Family Ties (1982–1989): Season 4, Episode 22 - My Buddy - full transcript

As Jennifer is growing up, Steven is feeling that he is no longer an important part of her life. Meanwhile, Alex attempts to refute a traffic ticket.

♪ I bet we've been together
for a million years ♪

♪ and I'll bet we'll be together
for a million more ♪

♪ oh, it's like
I started breathing ♪

♪ on the night we kissed

♪ and I can't remember
what I ever did before ♪

♪ what would we do, baby

♪ without us?

♪ what would we do, baby

♪ without us?

♪ and there
ain't no nothin' ♪

♪ we can't love
each other through ♪

♪ ooh-hoo

♪ what would we do, baby

♪ without us?

♪ sha-la-la-la

How do I look?


You look great.


It's important, mom.

You look fine.
I promise.


You look, uh...

Keep in touch!

Don't take it personally,

Jennifer is turning
into a teenage girl.

You know, an exciting,
wonderful being...

from another planet.

Elyse, this isn't the first time
she's walked into a room

and acted like
I wasn't there.

We just don't seem
to connect anymore.

We used to have
so much in common.

Well, you still have
a lot of things in common.

She's just not interested
in them anymore.

All right, Mallory.

I am never, ever getting
in a car with you again.

All I did was tell
The truth, Alex.

You did not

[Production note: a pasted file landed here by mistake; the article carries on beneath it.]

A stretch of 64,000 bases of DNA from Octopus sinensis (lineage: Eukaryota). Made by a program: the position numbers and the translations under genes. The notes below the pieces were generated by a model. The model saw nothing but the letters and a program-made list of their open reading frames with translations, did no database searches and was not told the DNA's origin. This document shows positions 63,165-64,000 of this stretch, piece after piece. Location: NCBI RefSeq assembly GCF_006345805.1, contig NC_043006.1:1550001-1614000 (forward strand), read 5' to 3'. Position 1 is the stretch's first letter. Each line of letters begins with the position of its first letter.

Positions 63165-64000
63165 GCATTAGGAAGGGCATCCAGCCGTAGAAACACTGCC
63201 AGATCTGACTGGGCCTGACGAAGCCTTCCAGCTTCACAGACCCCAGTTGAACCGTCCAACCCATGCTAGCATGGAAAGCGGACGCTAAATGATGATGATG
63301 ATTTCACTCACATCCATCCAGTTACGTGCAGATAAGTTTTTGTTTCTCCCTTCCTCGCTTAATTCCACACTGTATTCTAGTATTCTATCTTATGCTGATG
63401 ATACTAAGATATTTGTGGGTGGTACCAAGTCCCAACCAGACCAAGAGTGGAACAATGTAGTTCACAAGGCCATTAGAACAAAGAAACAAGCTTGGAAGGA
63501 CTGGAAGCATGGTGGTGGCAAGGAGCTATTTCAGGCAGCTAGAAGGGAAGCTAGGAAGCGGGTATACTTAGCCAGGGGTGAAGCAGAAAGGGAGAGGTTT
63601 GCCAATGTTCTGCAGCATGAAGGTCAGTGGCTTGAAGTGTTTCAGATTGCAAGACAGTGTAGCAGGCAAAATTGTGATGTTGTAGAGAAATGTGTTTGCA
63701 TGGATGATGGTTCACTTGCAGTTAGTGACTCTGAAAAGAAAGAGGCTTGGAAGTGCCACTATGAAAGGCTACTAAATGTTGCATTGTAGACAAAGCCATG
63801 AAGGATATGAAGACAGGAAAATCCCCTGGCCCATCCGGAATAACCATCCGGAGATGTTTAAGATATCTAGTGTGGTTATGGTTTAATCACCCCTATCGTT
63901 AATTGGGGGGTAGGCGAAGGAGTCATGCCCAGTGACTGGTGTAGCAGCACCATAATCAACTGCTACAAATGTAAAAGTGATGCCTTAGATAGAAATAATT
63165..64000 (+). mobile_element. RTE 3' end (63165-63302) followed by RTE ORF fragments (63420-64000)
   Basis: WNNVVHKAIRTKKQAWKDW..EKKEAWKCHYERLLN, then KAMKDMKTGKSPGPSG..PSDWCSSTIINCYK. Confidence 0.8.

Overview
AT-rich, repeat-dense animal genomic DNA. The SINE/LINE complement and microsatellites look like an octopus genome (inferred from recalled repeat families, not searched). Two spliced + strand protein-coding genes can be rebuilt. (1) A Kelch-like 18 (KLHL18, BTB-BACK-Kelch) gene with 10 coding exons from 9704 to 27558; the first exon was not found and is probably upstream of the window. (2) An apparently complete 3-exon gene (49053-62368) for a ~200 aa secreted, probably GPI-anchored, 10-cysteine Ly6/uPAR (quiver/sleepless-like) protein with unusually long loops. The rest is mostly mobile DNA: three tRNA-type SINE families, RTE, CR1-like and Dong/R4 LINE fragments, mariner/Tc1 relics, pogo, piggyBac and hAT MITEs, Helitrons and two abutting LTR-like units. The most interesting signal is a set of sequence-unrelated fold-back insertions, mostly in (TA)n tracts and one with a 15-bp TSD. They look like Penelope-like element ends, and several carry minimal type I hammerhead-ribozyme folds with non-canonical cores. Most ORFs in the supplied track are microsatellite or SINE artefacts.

tell the truth.

I came to a complete stop,
a complete and total stop.

Yeah, you stopped.

What happened?

I'll tell you
what happened.

My so-called sister and I
are driving downtown

on South High Street.

Right in front
of Lazarus, there.

And for some crazy reason,
I don't know why,

a police officer,
one of Columbus' finest

and least sighted,
pulls me over.

He says I did not come
to a complete stop.

"Officer," I said,
"I did come to a complete stop."

And Mallory says,

"Don't lie, Alex."

Can you believe it?

Can you possibly comprehend it?
"Don't lie, Alex"?

I felt it was my duty
as a citizen of Columbus.

You're gonna
be a citizen of Saturn.


I'm gonna fight this.
I don't care.

I'm gonna see
that I am vindicated.

I believe
in our judicial system.

I'll bribe someone
if I have to.

Does this scarf
make it work?

Oh, I like it.


I think it's great.
Very nice.

Uh, say, Jen, I was thinking
maybe you and I could go over

to Darby Creek Park later,
shoot some baskets.

Oh, no,
I can't today, dad.

Chuck's coming over,
and I promised

we'd spend
the afternoon together.

Oh. Chuck.

Well, that's okay.
I understand.

Can I talk to you?
Chuck will be here any minute.

Oh, sure, honey.
Yeah, what is it?


I'm sorry.

Mom, can you...?

Thank you.

Uh, maybe, uh, tonight we'll
shoot some baskets. Or tomorrow!

Hey, you don't have
to let me know now!

Think it over!

Don't feel bad, honey.
She's been looking forward

to being with Chuckie
all week.